The first job I could get out of college was working as a night security guard at the hospital where I was born. Sad fact, I know. I escorted nurses to and from their cars in a big open-air parking lot where Berkeley's finest junkies and hasslers lurked (I'd actually had a brief stint patrolling one of the giant cavernous warehouses down near the rail lines in South Oakland, until an enormous steel shelf of Huggies diapers collapsed on me — which sounds funny but is a bit of drama when you're all alone at 4 a.m.).
It seemed to rain a lot more in those days, or nights — but at least the hospital gig was in walking distance of the ant-ridden apartment I shared with my mad girlfriend, which was not far from the New Light Baptist Church, where I'd once sung as a child, and my stepbrother and I later hung out, downing Black Beauties with Colt .45 Malt Liquor (always a fave).
A guy had hidden under one of the nurse's cars, pulled her legs out from underneath her, knocked her cold, driven her up behind the Lawrence Hall of Science and then raped her and set her on fire. I was the reinforced security solution to that problem. My job was to shine my flashlight under cars, stroll the parking aisles, and then make personal escorts when nurses arrived or went home, via radio instructions from the central hospital office.
I was in uniform and unarmed. Often, all I had for company was the red blinking light of Alcatraz off in the distance. Other times weren't so quiet. Homeless people would wander through (I had to keep them moving). Drunks threw bottles at me. Sometimes bad things happened in the street.My girlfriend was going insane, my father in San Leandro was dying an excruciating death before my very eyes, and my stepbrother was facing possible federal charges. Everything was going according to plan, all right.
But every night, a bobbing, approaching light would appear on the far edge of the parking lot and I'd feel better. It was Ern, one of the other guards who spelled me mid-shift. He called himself Ern O'Someone — I never did find out his real last name. But every night I looked forward to the flash of his light.
He was a whip-thin Irishman, who rolled his own cigarettes — from Belfast, maybe 10 years older, who'd somehow managed to haul his wife and four kids out of their life of poverty there to a hovel down in West Oakland where the sodium-orange high-crime-area streetlights hummed in the dark. He was one of the happiest people I've ever met.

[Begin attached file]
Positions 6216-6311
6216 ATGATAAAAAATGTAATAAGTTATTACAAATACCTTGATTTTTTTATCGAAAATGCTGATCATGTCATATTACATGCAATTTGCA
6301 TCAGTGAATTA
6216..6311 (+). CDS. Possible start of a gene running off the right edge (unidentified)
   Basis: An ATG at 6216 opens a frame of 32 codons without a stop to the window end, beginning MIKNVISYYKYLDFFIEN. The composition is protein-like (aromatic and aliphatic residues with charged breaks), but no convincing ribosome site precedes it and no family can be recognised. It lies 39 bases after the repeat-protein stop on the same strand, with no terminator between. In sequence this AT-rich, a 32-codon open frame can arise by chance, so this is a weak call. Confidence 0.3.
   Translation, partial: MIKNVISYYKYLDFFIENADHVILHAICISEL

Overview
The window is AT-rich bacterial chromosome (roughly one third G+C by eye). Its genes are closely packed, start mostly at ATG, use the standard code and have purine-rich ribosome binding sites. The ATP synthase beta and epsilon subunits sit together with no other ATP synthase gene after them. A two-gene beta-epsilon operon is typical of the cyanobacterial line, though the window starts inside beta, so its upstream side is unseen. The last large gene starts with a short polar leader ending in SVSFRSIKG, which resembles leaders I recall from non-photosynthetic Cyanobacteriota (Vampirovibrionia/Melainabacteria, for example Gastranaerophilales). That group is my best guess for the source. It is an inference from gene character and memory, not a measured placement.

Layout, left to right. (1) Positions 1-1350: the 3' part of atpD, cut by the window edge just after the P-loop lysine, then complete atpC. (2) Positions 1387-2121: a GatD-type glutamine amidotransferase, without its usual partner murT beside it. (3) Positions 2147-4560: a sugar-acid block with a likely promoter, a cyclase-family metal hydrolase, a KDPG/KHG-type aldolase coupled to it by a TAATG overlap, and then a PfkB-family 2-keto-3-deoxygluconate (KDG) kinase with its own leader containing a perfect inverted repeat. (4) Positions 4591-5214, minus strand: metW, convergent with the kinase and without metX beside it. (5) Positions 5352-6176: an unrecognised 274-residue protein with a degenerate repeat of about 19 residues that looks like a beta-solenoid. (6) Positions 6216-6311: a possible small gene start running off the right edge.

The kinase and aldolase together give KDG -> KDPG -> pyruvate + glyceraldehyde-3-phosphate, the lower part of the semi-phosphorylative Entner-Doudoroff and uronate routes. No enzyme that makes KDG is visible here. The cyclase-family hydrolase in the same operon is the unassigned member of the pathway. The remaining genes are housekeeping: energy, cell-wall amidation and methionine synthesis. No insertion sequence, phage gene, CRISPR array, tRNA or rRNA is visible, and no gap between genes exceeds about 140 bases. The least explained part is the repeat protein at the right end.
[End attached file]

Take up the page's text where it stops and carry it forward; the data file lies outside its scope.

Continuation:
The sirens and gunshots at night didn't faze him... the Dobermans behind the chain-link fences. It was all part of the bounty of America and the fulfillment of his dream. His wife worked in a commercial laundry while their twins played on the floor in the back room. He pulled 12-hour shifts to fund his habit of hopping on an AC Transit bus and heading up to Telegraph Avenue, where, in those days, some coffee houses would let you sit and work all day for the price of an espresso.
Ern wanted to be a writer — and not just any writer. He was at work with the fiendish mischief of someone who is on to the Big Idea. His project was nothing less than a Critique of the Modern World.
Oh sure, he was a loon, and many of his ideas were naïve. But he had a rare passion and a joy in his thinking — an absolute faith that if he drank enough coffee and kept reading and writing, he'd leave behind a Magnum Opus of imagination, intellect, and undeniable insight.
Some nights it would be pouring carpet nails and I'd be there shivering, bone cold. But I always took one promenade around the parking lot with Ern before I ran home for hot soup and some respite by our stinking oil heater. I wanted to hear about his new line of thinking — what was the latest development?
Ern doesn't figure directly into the story of my latest novel, Reverend America, but he's there in the background, parading around that lost parking lot in my mind. His spirit infuses many of the key characters.
He's a kind of self-invented individual we need more of in this country today — people who are innocently thrilled to be here no matter what. People who believe in themselves and aren't afraid to have a dream. People who have faith in the promise of America as much because of its problems as in spite of them.
Despair and anger is easy in the end. We need more Ern.
Wherever you are, Mr. O'Someone, I hope you're still writing and drinking coffee — and tackling the Big Questions. Tennessee Williams wrote of a dependence on the kindness of strangers. I've often found my greatest inspiration in them. Like a light moving toward me on nights of ambulances and rain.
Most of us have some shit jobs and misery to deal with, and a lot of people today are grateful for any work at all. It's our fellow strangers that often make our loneliness and the challenges we face bearable and meaningful.
My last night on that job, I didn't take my break — I walked around talking with Ern. I remember watching him walk back to the hospital for the final time. When he got to the end of the lot, he turned and flashed his light twice. That was the last time I saw him, and I've taken that simple goodbye with me everywhere since.
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Kris Saknussemm, who Kirkus Reviews called "exuberantly weird," is the author of three acclaimed novels, a short story collection, and a collection of visual art. His latest novel is Reverend America
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Kris Saknussemm is the author of Reverend America